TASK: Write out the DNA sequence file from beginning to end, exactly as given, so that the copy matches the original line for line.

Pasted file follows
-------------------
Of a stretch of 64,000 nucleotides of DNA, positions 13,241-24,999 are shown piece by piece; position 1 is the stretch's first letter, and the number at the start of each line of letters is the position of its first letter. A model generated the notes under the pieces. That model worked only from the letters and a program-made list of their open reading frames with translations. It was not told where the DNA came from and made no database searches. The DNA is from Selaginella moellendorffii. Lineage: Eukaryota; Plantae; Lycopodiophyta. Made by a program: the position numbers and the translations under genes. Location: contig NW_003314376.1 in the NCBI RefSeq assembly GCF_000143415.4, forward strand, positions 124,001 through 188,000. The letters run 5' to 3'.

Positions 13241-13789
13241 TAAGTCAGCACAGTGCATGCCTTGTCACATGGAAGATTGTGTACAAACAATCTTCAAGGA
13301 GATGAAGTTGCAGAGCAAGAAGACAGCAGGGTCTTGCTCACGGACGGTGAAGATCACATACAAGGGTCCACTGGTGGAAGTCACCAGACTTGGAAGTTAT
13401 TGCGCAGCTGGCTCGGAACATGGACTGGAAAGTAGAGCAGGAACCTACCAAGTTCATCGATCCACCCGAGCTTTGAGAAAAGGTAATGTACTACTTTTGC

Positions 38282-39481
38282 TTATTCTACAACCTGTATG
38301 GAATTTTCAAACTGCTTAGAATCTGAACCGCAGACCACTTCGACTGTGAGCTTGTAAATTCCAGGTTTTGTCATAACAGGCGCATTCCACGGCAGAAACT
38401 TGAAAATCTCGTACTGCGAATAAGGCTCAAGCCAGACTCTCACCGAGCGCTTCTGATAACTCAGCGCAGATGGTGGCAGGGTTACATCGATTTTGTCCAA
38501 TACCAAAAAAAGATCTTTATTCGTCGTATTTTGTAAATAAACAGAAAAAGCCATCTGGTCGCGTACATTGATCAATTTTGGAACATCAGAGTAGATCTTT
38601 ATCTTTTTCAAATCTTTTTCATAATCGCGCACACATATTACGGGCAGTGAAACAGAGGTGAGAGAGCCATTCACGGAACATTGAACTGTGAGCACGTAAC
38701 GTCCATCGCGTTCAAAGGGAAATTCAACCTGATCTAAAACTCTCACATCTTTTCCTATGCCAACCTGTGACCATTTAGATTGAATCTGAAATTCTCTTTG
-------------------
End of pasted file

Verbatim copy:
Of a stretch of 64,000 nucleotides of DNA, positions 13,241-24,999 are shown piece by piece; position 1 is the stretch's first letter, and the number at the start of each line of letters is the position of its first letter. A model generated the notes under the pieces. That model worked only from the letters and a program-made list of their open reading frames with translations. It was not told where the DNA came from and made no database searches. The DNA is from Selaginella moellendorffii. Lineage: Eukaryota; Plantae; Lycopodiophyta. Made by a program: the position numbers and the translations under genes. Location: contig NW_003314376.1 in the NCBI RefSeq assembly GCF_000143415.4, forward strand, positions 124,001 through 188,000. The letters run 5' to 3'.

Positions 13241-13789
13241 TAAGTCAGCACAGTGCATGCCTTGTCACATGGAAGATTGTGTACAAACAATCTTCAAGGA
13301 GATGAAGTTGCAGAGCAAGAAGACAGCAGGGTCTTGCTCACGGACGGTGAAGATCACATACAAGGGTCCACTGGTGGAAGTCACCAGACTTGGAAGTTAT
13401 TGCGCAGCTGGCTCGGAACATGGACTGGAAAGTAGAGCAGGAACCTACCAAGTTCATCGATCCACCCGAGCTTTGAGAAAAGGTAATGTACTACTTTTGC

Positions 38282-39481
38282 TTATTCTACAACCTGTATG
38301 GAATTTTCAAACTGCTTAGAATCTGAACCGCAGACCACTTCGACTGTGAGCTTGTAAATTCCAGGTTTTGTCATAACAGGCGCATTCCACGGCAGAAACT
38401 TGAAAATCTCGTACTGCGAATAAGGCTCAAGCCAGACTCTCACCGAGCGCTTCTGATAACTCAGCGCAGATGGTGGCAGGGTTACATCGATTTTGTCCAA
38501 TACCAAAAAAAGATCTTTATTCGTCGTATTTTGTAAATAAACAGAAAAAGCCATCTGGTCGCGTACATTGATCAATTTTGGAACATCAGAGTAGATCTTT
38601 ATCTTTTTCAAATCTTTTTCATAATCGCGCACACATATTACGGGCAGTGAAACAGAGGTGAGAGAGCCATTCACGGAACATTGAACTGTGAGCACGTAAC
38701 GTCCATCGCGTTCAAAGGGAAATTCAACCTGATCTAAAACTCTCACATCTTTTCCTATGCCAACCTGTGACCATTTAGATTGAATCTGAAATTCTCTTTG